Humor is difficult to capture and is fleeting. Examples of nearly timeless humor exemplify this rule. For me the Monty Python series contain some of the most timeless and some of the most fleeting humor. Peter Cook’s one legged Tarzan sketch with Dudley Moore is an eternally funny piece of slapstick comedy. The point is, we cannot tell in advance what will capture the fun of today or the future. In “Fifty Shades of Misery” by Angree S. Meyer.
The author creates a dark parody for all fans and haters of the best selling Fifty Shades of Grey books by E.L. James and Misery books, by Stephen King. E.Z. James is the author of the famous book Fifty Shades of Grey. She has everything people can only dream about. On her way home from the spa resort, she gets into a serious car accident. She may be the luckiest woman in the world. She meets Annie Arbuckle, who is not only her number one fan, but Annie has just saved E.Z. James from death. Now James is recovering from her wounds in the isolated home of her number one fan, Annie Arbuckle. Annie may the nicest person E.Z. James has ever met. Little does E.Z. James realize, Annie is her number one fan.
My book review states that, this is a clever mash up of a couple of otherwise divergent books. It does what is stated on the cover and parodies other works. It ends rather crudely and abruptly but whilst it lasted it was diverting. Clearly, this is a piece of humor that is linked very definitely to today and knowledge of the “50 shades” series. Presumably this will be well received by its target audience and probably forgotten relatively quickly. Do not get me wrong, it is clever and funny and well written, it does strike out at the current phenomenon of ‘house wife porn’ which makes this funny, but it also makes it likely to be short lived.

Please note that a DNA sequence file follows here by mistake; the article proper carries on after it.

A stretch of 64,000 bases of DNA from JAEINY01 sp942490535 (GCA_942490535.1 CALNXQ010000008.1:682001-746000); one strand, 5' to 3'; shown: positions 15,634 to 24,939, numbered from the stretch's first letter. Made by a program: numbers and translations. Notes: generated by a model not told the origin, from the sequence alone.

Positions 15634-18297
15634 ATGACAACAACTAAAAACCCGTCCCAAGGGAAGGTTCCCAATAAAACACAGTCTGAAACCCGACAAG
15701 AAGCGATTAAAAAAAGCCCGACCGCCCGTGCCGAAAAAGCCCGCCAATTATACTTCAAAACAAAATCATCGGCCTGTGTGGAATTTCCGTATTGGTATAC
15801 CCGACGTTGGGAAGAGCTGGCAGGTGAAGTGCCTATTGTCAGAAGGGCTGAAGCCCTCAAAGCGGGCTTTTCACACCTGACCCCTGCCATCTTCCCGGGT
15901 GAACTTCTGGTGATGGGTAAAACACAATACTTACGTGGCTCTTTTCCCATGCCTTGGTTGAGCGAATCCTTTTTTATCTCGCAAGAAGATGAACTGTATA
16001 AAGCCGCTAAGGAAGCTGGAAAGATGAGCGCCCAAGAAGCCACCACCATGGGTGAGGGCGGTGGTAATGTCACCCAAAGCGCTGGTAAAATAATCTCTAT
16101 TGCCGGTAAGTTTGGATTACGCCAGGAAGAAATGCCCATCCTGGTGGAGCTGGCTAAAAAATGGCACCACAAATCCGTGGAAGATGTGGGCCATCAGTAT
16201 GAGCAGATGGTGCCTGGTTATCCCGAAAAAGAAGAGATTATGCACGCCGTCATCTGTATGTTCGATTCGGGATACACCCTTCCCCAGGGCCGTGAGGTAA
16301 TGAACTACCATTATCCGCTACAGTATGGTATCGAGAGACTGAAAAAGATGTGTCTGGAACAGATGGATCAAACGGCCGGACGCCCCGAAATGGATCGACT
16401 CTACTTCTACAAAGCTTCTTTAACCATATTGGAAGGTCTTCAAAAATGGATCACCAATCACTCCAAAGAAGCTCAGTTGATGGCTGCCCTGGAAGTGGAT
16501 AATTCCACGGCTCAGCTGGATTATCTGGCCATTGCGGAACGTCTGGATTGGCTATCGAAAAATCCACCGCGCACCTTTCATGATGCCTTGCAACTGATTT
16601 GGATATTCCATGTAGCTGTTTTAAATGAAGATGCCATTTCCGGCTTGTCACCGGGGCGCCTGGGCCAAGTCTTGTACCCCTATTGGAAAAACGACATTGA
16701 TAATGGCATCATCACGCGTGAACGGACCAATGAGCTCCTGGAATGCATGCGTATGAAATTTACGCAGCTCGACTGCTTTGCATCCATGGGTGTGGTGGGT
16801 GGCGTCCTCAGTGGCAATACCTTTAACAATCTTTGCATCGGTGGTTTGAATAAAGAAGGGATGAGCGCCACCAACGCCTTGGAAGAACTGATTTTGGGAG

On the other hand “Tupperware – The Real Story” by Chris Ward might last a bit longer because it is linked to a product and a social phenomenon that has existed for decades and looks like it will not end soon.
Chris Ward asks if you ever considered for a moment the impact of the Tupperware Behemoth on the lives of those affected by its reach. In particular the author refers to the men, in the main, who struggle valiantly to understand what this invasion of multipurpose, multicoloured, multiuse plastic into the sanctity of their homes really means. This humorous short piece is one man’s account of a life forever changed. Damn that twitching eyelid! Read this and have a chuckle.
Chris Ward has suffered and has allowed this suffering to be his inspiration. The problem is plastic kitchen ware in infinite variety. I laughed and I loved the satirical look at the problems these plastic contraptions cause to all of us that just do not get the point. How can I get the point when I was banned from the lecture? On the other hand I do not want to get trapped in the cycle of accumulation! Well done to the author for writing a hilarious commentary. There is something in this comedy for everyone because it is not insulting or offensive. If anything, I would have enjoyed this book going further, but this is what comedy is about, leave them wanting more. Interestingly this is a scalable comedy, in that there are other social phenomena that can be put through a similar sardonic analysis. So if I were a betting person, I would consider that this piece of humor has the longevity stamp and can be enjoyed for years to come.